Every year we do the whole “new year, new me” schpiel. We swear that we’re going to lose 30 pounds, go vegan, or start running 5K events every month. It’s not that we don’t mean it, by mid-December we’re writing down every little thing that we want to accomplish for the next year. Once February rolls around though, 80% of people have completely given up on or forgotten about their resolutions!
…That’s right, I’m talking to you.
Hard to Swallow Pill: There Are No Shortcuts
Unless you’re willing to shell out thousands of dollars for plastic surgery and take the risks that come with undergoing anesthesia, you’re not going to get instant results. Ever. Waist training, “tummy tea,” and all the other crap you see in Facebook ads and Instagram posts only serve to give you a sense of false hope. You need to take a good hard look in the mirror and ask yourself whether or not you’re willing to put in the work.
You can absolutely transform your lifestyle, but you have to accept that real, noticeable changes take months, and sometimes up to a year to achieve. Until you can figure out how to cope with that, you’re going to be reliving the same year for the rest of your life.
Start Where You Are, Not Where You Want to Be
The quickest way for your New Year Resolution to crash and burn is to set the tone with unrealistic expectations. You’re not going to start off running a mile in 6 minutes, you’re not immediately going to bench 300 pounds, and you’re probably going to gain weight before you lose it.
This is totally normal, and to be expected. Pro-athletes may have some natural talent, but they’ve gotten to where they are through incremental strides in progress. It’s fantastic that you’re feeling pumped up and motivated to get in the best possible shape, but doing too much too quickly is how injuries happen.
While it won’t permanently stop you, straining a muscle or blowing out your joints early on in the game not only slows you down, it’s agonizingly discouraging. Progress is important, but pacing yourself and listening to your body is how you’re going to prevent injury AND burnout.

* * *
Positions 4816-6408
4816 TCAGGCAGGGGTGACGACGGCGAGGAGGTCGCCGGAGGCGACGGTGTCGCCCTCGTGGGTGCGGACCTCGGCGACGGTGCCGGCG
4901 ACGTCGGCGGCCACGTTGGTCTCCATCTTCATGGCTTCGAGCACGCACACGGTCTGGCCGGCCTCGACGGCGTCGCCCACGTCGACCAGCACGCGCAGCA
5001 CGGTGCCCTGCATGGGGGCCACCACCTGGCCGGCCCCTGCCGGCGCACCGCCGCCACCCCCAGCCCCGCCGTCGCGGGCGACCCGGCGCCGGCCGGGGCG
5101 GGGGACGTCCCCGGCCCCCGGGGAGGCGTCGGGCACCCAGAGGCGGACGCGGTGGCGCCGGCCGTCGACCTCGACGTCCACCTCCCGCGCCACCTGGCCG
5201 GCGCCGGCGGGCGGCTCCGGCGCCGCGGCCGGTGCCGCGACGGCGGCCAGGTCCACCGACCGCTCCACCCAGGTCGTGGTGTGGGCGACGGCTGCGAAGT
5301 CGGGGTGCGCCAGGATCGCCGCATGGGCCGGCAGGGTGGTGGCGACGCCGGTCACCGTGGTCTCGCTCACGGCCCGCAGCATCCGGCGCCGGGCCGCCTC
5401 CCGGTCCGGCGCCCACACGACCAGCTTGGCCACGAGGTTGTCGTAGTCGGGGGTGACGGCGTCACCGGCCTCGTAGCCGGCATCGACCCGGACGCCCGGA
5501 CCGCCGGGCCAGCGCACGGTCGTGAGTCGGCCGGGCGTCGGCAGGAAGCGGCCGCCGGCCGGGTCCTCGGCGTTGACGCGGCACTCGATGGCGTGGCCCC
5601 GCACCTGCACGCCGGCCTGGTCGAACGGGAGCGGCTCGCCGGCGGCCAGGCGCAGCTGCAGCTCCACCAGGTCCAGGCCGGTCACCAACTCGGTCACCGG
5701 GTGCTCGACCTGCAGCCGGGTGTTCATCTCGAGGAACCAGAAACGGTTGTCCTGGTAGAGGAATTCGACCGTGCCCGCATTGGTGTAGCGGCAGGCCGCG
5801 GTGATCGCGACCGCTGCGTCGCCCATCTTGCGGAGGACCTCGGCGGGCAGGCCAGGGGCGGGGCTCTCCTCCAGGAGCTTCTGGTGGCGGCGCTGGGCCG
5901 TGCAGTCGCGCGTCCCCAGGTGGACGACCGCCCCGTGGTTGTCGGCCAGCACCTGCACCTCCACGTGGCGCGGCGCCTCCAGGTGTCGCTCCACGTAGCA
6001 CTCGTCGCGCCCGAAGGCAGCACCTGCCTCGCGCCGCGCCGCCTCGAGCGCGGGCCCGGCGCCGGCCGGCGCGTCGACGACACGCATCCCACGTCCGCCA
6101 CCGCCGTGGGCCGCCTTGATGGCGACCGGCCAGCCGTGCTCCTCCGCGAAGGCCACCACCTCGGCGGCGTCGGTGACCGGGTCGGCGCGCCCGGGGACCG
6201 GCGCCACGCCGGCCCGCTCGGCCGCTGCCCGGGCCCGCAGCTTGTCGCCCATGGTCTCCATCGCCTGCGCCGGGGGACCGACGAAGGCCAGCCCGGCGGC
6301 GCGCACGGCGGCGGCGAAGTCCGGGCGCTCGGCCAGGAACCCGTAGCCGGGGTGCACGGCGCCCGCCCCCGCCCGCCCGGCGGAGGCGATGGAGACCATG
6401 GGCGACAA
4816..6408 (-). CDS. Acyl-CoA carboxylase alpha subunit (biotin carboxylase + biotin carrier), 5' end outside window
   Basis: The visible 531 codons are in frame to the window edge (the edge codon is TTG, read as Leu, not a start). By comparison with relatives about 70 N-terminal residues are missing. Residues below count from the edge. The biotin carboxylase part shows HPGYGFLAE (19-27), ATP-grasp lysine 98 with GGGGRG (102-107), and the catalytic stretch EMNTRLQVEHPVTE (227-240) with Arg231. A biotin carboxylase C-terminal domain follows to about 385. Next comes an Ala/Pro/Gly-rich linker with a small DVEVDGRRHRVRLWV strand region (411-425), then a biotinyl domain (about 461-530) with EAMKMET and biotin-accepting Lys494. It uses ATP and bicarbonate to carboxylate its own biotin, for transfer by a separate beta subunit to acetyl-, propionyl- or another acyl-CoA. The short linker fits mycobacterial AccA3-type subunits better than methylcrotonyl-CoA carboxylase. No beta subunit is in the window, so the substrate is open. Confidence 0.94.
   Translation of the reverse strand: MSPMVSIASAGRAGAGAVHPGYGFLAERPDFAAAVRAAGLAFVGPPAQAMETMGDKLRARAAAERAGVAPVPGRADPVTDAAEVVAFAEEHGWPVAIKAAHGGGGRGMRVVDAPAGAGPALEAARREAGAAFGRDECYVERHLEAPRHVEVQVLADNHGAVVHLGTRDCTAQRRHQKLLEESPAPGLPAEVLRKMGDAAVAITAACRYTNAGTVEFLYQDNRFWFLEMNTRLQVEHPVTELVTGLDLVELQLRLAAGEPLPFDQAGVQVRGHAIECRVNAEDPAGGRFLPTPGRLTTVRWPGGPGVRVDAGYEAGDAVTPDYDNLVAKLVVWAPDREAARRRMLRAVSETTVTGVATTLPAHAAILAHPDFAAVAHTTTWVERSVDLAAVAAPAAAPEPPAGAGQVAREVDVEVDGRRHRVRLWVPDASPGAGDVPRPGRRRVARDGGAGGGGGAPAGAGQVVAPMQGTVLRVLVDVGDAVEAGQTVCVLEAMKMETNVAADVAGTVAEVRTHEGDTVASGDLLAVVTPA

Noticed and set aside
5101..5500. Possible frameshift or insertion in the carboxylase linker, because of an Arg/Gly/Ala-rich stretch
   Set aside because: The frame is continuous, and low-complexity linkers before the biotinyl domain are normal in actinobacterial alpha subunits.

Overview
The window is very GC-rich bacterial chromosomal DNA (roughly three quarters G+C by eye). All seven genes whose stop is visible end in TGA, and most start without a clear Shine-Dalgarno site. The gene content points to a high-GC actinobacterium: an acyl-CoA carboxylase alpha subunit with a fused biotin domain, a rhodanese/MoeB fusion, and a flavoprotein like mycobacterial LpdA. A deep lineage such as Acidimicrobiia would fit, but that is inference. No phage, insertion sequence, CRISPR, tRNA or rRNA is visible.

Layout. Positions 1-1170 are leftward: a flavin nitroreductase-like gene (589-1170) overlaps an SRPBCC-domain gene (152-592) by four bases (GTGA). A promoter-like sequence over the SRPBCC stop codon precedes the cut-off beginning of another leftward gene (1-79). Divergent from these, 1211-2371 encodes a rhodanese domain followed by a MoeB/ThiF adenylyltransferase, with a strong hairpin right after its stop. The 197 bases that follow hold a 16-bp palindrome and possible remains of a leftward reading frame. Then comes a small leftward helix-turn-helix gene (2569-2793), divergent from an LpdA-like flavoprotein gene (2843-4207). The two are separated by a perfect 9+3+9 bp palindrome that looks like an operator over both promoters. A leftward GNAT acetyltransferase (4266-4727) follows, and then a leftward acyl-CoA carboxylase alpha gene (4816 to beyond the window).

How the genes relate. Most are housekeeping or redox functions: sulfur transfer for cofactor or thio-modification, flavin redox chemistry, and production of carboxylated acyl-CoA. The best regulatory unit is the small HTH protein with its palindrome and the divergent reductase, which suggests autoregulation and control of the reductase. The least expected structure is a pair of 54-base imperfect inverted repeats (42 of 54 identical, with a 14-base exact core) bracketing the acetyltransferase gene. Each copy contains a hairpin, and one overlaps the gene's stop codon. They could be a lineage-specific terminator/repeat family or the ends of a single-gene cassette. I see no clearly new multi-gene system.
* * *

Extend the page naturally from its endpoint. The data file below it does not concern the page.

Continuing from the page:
You’re Not Thinking Long Term
If you build a routine for a long enough time, you’re going to hit your goal. With that comes elation, and for some, deflation. They’ve reached their finish line and suddenly they “deserve” some time off from the gym. They “deserve” an extra cheat day, or two.
Your fitness goals should never be singular, one success should always lead to another. Your objectives need to extend across a span of several weeks, months, and years. This means that you’re not just planning to bring down your sprint time. You should be planning to run X hours or X miles per week. By the end of January your 5K time should be under 9 minutes, in February 8.5 minutes, and so on.
Keep your objectives SMART:
- Specific (What is the main target?)
- Measurable (Can the target be broken down into smaller targets?)
- Attainable (Can you hit that target as it stands, realistically?)
- Relevant (Is the target going to help you progress further?)
- Time-bound (Is there a deadline for the target?)
There should never be a time where your success makes you complacent, or failure causes you to give up. Re-assess, refocus, and rework where necessary. Your goals will have to be adjusted as your body begins to acclimate.
You’re Too Focused On Weight Loss
It’s understandable that you want to be lean, that’s why most of us start a fitness regiment to begin with. In the early stages of your transformation though, the numbers on the scale are more likely to move up than down. This is because of the extreme changes happening within your body composition.
It’s not because you’re doing a terrible job, it’s because you’re putting unexpected stress on your body. Your muscles aren’t used to working this hard, and they haven’t adjusted to the wear and tear that is required for growth.
In order to heal, fluid surrounds the area that your body perceives as “hurt” and inflammation sets in. Once acclimated, you’ll experience less soreness and less water retention. Even then, your weight will continue to fluctuate as your composition goes from being mostly fatty tissue, to lean muscle mass.
…And no, muscle doesn’t weigh more than fat. A pound of fat and a pound of muscle are exactly the same in weight, but they look very different.
Treat yourself the way you’d treat a good friend. You’d tell them not to give up, to be patient, and to keep going. Through the ups and downs of trying to change your lifestyle, you’ve got to be your own biggest supporter.